Meanwhile down in the cellar, it was several degrees cooler than everywhere else. That’s where we held our grassroots Transition Workshop. It began to warm as Josiah spoke about Transition as a people-led response to the interrelated realities of Peak Oil, Climate Change and Economic instability, and what Sustainable Bungay as a Transition group has organised, from a food conference, Growing Local!, to our Give and Grow Seedling Swap, to Bungay Community Bees. Charlotte introduced the 63 patterns, now called ingredients, which make up a Transition initiative, and which range from individual actions (Standing Up To Speak) through outreach and scaled-up community projects (e.g. CSAs) to engaging with national government.
Splitting into two groups we discussed how Transport, and Economics and Livelihoods might look in the future. Charlotte’s group talked hitchhiking, biodiesel, insurance and car clubs. Several transport activists of a certain age had already set up community bus services in Bungay, though some schemes had not worked because people wanted to travel when they chose. In a future of leaner energy and less money, we would have to be more flexibile with time and more willing to share space.
In Economics and Livelihoods we discussed the need to create more local jobs and services. The whole mindset of passive consumption is going to be challenged in the coming times, and we’ll need to be more directly involved in the fabric of our everyday lives. For example, a social enterprise could deliver locally-produced ‘tiffins’ to homes and offices and also teach people to engage in food production from growing to cooking. To be more aware of where our food comes from, more engaged in the business of life. This would have real, positive benefits for our physical, emotional and mental health.
We were still happily discussing when lunchtime came and no one seemed to be in a hurry to leave the cellar. As Josiah and Charlotte summed up the workshop in the theatre upstairs afterwards, I became aware of one ingredient which marks a lot of our Transition events and activities. It was upbeat. We were speaking for a new time.
Pics: Waveney Rural Summit; Josiah talks about Transition in the Cellar; Charlotte Sums Up Transport in the Theatre
(I first published this post in a slightly different form on the Transition Norwich blog on Saturday 23rd October.)
First of all, I have to admit to being a little lazy and reaping the benefit of other’s hard work. Over the past two weeks myself and some friends have been enjoying planting spring bulbs in the Library Courtyard Garden with pupils from Bungay Primary School. If the library courtyard team hadn’t made such a good job of creating a space for me to do that in I would probably have spent those crisp, bright days doing chores at home. So thanks all!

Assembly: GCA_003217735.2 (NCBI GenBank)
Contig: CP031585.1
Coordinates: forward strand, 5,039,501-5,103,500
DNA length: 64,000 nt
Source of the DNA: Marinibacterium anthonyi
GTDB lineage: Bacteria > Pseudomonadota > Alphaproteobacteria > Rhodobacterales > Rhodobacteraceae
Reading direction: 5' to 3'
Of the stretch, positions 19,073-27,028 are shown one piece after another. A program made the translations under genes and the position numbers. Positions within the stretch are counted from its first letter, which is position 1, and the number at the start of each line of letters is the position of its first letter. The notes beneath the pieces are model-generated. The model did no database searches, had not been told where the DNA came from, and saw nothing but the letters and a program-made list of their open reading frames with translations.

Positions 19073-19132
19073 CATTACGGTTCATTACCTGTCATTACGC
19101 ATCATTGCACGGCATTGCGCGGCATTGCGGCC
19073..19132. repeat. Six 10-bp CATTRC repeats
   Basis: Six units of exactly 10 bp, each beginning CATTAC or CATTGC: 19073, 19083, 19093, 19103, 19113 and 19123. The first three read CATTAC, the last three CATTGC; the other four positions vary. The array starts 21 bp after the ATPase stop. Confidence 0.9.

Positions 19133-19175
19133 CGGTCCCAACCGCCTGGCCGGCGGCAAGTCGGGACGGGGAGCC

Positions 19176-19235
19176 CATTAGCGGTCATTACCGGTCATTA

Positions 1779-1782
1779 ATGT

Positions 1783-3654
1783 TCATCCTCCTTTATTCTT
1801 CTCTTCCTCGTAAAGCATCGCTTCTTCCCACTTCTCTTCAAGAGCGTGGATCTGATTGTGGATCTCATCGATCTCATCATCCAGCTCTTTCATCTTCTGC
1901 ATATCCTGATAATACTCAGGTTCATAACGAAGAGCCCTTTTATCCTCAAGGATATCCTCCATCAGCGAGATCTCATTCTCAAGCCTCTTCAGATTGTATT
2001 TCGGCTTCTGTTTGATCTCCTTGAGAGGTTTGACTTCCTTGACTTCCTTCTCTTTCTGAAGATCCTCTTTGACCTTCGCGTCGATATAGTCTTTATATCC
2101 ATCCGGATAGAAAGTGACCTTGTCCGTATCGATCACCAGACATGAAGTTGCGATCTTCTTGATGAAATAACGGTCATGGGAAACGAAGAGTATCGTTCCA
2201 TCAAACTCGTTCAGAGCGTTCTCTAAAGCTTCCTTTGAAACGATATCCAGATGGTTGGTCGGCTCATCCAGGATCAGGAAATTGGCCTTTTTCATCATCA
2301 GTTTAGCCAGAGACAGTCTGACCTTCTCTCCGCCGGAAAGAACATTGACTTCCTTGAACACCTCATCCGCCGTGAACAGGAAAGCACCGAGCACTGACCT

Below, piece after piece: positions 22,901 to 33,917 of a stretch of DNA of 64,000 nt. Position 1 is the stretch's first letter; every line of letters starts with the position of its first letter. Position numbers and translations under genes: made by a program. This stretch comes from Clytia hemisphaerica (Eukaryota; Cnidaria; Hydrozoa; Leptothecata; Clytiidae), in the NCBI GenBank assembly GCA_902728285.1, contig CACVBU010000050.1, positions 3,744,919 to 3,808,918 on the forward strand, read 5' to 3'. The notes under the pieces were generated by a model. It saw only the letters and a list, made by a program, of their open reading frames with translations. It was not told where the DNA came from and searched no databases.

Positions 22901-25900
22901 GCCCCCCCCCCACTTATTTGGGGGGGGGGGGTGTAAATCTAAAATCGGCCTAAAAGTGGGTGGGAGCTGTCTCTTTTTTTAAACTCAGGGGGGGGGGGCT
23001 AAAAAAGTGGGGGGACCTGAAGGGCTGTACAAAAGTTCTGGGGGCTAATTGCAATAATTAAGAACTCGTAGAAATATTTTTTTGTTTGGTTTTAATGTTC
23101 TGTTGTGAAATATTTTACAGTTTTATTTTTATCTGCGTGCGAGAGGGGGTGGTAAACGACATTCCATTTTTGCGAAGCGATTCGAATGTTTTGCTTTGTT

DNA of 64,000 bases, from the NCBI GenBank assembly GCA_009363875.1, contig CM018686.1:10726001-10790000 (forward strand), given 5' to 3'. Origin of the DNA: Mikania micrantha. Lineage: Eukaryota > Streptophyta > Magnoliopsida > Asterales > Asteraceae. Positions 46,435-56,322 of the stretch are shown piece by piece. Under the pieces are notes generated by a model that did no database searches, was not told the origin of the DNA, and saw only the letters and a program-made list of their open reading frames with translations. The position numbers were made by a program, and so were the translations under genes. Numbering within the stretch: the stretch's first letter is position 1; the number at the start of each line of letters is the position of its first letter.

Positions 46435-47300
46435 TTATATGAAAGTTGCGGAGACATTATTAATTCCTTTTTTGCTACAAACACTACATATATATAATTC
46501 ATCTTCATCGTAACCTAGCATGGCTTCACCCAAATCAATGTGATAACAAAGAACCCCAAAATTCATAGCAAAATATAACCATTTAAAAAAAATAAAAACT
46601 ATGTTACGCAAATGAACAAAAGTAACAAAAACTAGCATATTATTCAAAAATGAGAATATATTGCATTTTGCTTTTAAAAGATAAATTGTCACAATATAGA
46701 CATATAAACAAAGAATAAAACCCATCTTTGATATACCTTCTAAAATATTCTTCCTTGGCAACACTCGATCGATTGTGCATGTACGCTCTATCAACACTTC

After an initial muddle with the first class we got much slicker operationally – which meant we could spend longer with each child choosing a spot, looking at the bulbs and showing them a picture of the flower their bulb will grow into. The children were all enthusiastic, although some were rather more keen on directing than grubbing around and others dove right in hands (thankfully not heads) first. Each of the five classes has their own ‘patch’ and the children wrote their names above that of the bulb on a lolly stick marker before poking it into the soil. Consequently, lolly sticks abound in the beds – rather gruesomely described as looking like a ‘dollies graveyard’ by one of the team (who shall remain nameless).
As both bulb type and position was largely down to choices made by the children, the original planting scheme went out of the window early on. However, some beautiful flowers were chosen by the Library staff (purchased via donations) and should ensure a riot of colour next spring. Apart from the lavender bed which has only Alliums planted in it, Hyacinths will intermingle with Narcissus, Chinodoxa, Anemones and Fritillaria amongst others. When they visit the library in the spring the children will be able to identify the one they planted and hopefully bring their families in to enjoy the space as well.
As the school have not yet given clearance for photo’s of other pupils they have not been shown – but watch out for some in a few weeks time.
At the beginning of October I (Gemma) hosted The Beccles Ladies Probus Club at The Willows Cafe for a talk about the bee project. Out of 20 ladies, there was one who had been a beekeeper in the past, everyone else hadn’t seen the inside of a hive so were interested to see how it was made up and works, this was coupled with learning about the Bungay Community Bee Project and how it works as a CSA.
The ladies are sponsoring a Christmas tree in Beccles and as a result of the session will be decorating it with handmade bees!
First published on the Transition Norwich community blog ‘This Low Carbon Life’ these are Charlotte’s reflections on the first of the new format Green Drinks:
A Lifeboat moment
Last night 25 people gathered in a downtown pub in a market town in the East Anglian borderlands. It was Tuesday night and raining cats and dogs and the pub was almost empty. The backroom however was full: heads were craning forwards to tune into the mood of the moment. The big cuts were about to be announced (at 12.30pm today) and the Sustainable Bungay sub-group on Economics and Livelihoods was about to be launched.